Chop shallots, garlic, celery and carrots into small, uniform pieces. Remove outer leaves of Brussels sprouts, and shave sprouts into thin slices. Roughly chop dried cranberries and assorted fresh herbs.

If needed, add 1 or 2 tablespoons of butter to the remaining sausage fat in the pan and warm over medium heat. Add in the shallots, garlic, celery and carrots. Season with salt and pepper and cook until softened. Add in Brussels sprouts and additional butter, salt or pepper, if needed.

Once all the veggies are tender, remove from the pan and reserve with the cooked sausage.

Add wild rice and 5 cups of broth to the pan, cover and cook over medium heat until rice is tender, adding more broth if necessary.

When rice is tender, add sausage and cooked veggies back into the pot, mixing until well combined.

Toss in the dried cranberries and fresh herbs, and taste for seasoning. Add salt and pepper to taste. Finish with orange zest and pecans, if desired.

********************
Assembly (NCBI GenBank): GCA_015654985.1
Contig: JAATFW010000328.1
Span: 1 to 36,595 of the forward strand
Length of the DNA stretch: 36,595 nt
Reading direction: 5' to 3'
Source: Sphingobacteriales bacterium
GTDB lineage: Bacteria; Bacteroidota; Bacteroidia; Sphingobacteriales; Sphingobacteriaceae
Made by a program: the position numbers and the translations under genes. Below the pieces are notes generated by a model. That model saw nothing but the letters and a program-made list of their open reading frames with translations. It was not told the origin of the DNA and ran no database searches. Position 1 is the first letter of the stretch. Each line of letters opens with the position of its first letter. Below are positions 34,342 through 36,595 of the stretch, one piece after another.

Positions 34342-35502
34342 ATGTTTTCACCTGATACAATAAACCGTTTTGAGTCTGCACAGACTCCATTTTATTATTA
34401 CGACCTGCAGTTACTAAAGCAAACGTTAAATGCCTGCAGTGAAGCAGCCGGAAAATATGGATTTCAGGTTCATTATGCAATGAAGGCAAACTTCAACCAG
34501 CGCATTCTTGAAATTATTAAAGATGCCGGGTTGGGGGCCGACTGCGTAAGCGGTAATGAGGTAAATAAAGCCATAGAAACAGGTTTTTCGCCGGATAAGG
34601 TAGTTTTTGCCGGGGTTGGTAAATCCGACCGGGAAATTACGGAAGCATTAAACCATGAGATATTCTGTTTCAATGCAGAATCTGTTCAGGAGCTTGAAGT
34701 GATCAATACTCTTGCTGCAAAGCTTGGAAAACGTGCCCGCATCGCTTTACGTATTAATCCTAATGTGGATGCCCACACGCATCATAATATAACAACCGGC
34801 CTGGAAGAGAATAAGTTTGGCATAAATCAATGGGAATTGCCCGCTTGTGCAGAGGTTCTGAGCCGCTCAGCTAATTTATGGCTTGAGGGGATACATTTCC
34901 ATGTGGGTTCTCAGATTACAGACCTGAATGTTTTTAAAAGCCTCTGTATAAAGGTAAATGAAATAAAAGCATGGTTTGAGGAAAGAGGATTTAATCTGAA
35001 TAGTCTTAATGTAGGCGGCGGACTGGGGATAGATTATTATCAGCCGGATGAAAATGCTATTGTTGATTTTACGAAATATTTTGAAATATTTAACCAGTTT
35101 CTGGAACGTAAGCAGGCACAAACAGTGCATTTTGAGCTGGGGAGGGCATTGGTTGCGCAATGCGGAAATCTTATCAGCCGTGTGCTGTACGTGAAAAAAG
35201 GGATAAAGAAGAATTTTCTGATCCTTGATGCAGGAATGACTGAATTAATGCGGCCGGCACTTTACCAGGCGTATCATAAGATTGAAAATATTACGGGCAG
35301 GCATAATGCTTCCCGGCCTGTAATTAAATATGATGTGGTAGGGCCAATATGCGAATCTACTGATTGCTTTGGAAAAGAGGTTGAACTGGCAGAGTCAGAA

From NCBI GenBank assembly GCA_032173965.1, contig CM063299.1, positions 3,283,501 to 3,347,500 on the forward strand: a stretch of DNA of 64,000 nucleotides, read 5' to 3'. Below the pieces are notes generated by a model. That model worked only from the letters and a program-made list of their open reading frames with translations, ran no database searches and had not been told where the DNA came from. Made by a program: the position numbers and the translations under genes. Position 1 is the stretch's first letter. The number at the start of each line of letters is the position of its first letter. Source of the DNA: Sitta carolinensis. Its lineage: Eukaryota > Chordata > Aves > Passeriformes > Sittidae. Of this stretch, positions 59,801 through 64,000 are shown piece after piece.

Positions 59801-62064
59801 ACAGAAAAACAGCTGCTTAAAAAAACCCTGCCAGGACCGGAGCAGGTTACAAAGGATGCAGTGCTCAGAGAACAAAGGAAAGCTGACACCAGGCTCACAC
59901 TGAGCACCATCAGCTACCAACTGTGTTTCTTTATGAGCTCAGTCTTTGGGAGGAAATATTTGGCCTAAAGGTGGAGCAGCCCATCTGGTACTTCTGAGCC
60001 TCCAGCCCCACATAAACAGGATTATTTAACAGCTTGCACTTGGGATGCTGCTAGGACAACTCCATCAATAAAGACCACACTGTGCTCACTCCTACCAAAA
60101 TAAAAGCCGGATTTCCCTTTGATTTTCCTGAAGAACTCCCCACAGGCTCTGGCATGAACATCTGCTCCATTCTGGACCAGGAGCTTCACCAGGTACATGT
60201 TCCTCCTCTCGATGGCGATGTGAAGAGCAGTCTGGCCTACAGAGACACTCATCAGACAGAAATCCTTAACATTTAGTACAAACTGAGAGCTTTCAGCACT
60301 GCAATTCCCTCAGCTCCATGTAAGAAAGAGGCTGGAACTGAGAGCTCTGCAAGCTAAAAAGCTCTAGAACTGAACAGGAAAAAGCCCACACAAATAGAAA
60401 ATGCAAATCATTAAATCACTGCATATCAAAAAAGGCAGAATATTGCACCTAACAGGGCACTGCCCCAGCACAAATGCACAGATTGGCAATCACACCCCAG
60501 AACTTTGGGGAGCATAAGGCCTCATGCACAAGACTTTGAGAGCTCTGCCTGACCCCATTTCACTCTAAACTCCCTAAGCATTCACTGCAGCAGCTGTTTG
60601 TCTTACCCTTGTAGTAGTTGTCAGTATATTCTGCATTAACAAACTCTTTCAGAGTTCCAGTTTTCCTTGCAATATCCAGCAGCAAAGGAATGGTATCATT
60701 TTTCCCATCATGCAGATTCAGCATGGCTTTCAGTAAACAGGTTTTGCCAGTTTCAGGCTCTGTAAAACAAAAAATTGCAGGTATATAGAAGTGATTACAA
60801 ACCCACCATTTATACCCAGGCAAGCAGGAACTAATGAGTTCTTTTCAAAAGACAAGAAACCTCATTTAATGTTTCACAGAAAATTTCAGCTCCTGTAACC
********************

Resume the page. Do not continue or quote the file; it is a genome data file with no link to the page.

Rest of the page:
Keep warm in a casserole dish to serve.


To prep ahead: Cut the bread the night before, chop all the vegetables, and toast the nuts.

Wild Mushroom and Hazelnut “Stuffing”

Makes 6 to 8 servings

1 loaf brioche bread

1 pound wild or cultivated mushrooms (such as maitake)

½ cup toasted hazelnuts

1 small leek

3 cloves garlic

3 large stalks celery

- Fresh herbs, such as parsley, rosemary, thyme and oregano, to taste

3-5 cups chicken or vegetable stock

2 eggs

- Heavy cream (optional)

4 tablespoons butter

Heat oven to 350 degrees.

Slice or tear the brioche into roughly 1-inch cubes. Spread onto a sheet pan and set out overnight to dry out slightly.

Roughly chop mushrooms and hazelnuts. Finely slice leeks, garlic and celery. Chop fresh herbs.